Figure Review: Kneesocks by Alter

Figure Review: Kneesocks by Alter

I reviewed Yamato’s Kneesocks figure last month and came away very impressed by it. I had both Yamato’s and Alter’s versions sitting around, and thought Yamato’s would ultimately end up being the better Kneesocks. Still I figured I’d give Alter’s figure a fair shot sometime. Today my new macro lens arrived (apparently delayed by the “Midwest storm” that dropped a whole three inches of snow on us), so I decided to take it for a test run and do this review.

Alter’s figure differs from Yamato’s in several ways: it’s smaller, somewhat more cartoonish, has no weapon, and is standing on both feet. In terms of making an impression, I think Yamato’s is definitely more striking. She has a presence, whereas Alter’s version is far less ambitious. Still I like the character’s design: long ponytail, very short skirt, the all-important zettai ryouiki, little devil wings, modest chest, and glasses. As with Yamato’s figure, my favorite element of this one is the legs. At 1/8-scale they’re harder to appreciate, but I still think Alter did a good job with them. Her confident/cocky pose looks great atop those long sweeping legs.

There was only a slight bit of assembly required, but it was really annoying. Kneesocks comes with glasses, but they’re basically just tiny bits of wire bent into the shape of glasses. They are the easiest objects in the world to lose (though Alter thankfully provides plenty of spares). You have to remove the fringe piece of her hair, where you’ll see two holes on either side of her face. The glasses slide in them, but not easily, and the tiny size certainly didn’t help.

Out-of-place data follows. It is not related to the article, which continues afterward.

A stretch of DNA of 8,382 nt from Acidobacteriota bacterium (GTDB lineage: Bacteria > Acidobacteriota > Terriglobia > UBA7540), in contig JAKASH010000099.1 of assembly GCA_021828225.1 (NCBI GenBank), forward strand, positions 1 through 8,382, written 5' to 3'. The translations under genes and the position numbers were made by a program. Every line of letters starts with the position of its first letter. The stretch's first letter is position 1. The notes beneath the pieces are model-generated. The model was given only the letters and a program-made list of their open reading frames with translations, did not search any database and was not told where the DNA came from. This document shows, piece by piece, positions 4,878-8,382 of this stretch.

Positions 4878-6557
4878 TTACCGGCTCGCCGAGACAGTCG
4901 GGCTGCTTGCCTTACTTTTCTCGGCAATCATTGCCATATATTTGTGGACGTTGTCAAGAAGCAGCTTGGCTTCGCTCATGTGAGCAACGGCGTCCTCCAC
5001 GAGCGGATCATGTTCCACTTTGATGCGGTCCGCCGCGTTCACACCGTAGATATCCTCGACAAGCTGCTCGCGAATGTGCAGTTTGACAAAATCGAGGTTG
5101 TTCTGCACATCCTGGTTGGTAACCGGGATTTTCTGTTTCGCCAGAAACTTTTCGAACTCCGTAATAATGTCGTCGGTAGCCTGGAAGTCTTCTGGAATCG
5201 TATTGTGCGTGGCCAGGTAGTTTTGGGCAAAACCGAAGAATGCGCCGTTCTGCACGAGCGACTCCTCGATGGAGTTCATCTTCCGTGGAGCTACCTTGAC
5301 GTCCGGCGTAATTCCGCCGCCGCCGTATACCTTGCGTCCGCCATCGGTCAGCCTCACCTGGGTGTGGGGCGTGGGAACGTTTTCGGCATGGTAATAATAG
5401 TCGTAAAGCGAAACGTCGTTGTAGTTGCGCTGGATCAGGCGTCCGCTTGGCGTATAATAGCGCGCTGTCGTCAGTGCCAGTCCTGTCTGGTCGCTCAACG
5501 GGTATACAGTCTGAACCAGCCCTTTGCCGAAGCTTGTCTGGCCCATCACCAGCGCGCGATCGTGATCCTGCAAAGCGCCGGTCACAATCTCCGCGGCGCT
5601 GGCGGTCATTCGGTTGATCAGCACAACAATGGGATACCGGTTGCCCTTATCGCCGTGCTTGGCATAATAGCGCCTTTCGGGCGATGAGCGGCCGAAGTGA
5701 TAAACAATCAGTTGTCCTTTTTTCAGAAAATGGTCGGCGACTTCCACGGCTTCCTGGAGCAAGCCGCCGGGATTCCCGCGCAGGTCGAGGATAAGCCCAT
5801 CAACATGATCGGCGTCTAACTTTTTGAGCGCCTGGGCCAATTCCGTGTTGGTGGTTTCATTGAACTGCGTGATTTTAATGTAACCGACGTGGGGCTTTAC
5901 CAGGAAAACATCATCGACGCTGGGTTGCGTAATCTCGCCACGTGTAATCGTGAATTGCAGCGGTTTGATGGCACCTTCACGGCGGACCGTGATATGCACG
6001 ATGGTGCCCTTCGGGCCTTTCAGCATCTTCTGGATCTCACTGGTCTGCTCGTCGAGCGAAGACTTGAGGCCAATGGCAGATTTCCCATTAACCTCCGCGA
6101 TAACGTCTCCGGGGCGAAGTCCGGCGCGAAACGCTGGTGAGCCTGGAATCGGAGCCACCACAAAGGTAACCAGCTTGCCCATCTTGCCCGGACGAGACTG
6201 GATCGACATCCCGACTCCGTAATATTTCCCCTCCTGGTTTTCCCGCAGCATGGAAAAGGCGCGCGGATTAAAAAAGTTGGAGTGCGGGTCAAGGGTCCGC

I kind of took it for granted that Alter figures would always have impeccable build quality, but it’s kind of not up to par on this figure. Not being up to Alter’s standards doesn’t mean it’s bad, though. A macro lens will pick up the slightest of imperfections, but to the naked eye this figure is visibly better made than most. I noticed a bit of messiness around Kneesocks’ fang and on the paint job for the crisscrossing lattice part of her outfit. Traditionally Alter keeps even these tiny details meticulously clean, but they slipped a bit here.

It was a bit of a struggle figuring out how to shoot Kneesocks. I wound up taking probably 100 or so photos before cutting down to 22 keepers. That’s around twice the amount of work I usually do for these. While I like this figure overall, the lack of any particularly interesting details made it a tough shoot. So I decided to just mess around with some flashes and gels and see what would happen.

Revisiting the Yamato and Alter comparison, I definitely like Yamato’s Kneesocks better. The scale is part of it; Alter rarely ever goes bigger than 1/8 whereas Yamato thrives in the 1/6 range. The main thing, though, is just a lack of creativity on Alter’s part. There are infinitely many poses you could put a girl in, but the one Alter settled on isn’t particularly unique. It looks fine, but it makes no impression. Alter stuck to her design, and created a good interpretation, but didn’t waiver from the base design at all. What happened to the Alter of old, who made stuff like this? Hopefully they haven’t hit on hard times.

Kneesocks by Alter

Kneesocks by Alter

Kneesocks by Alter

Kneesocks by Alter

Kneesocks by Alter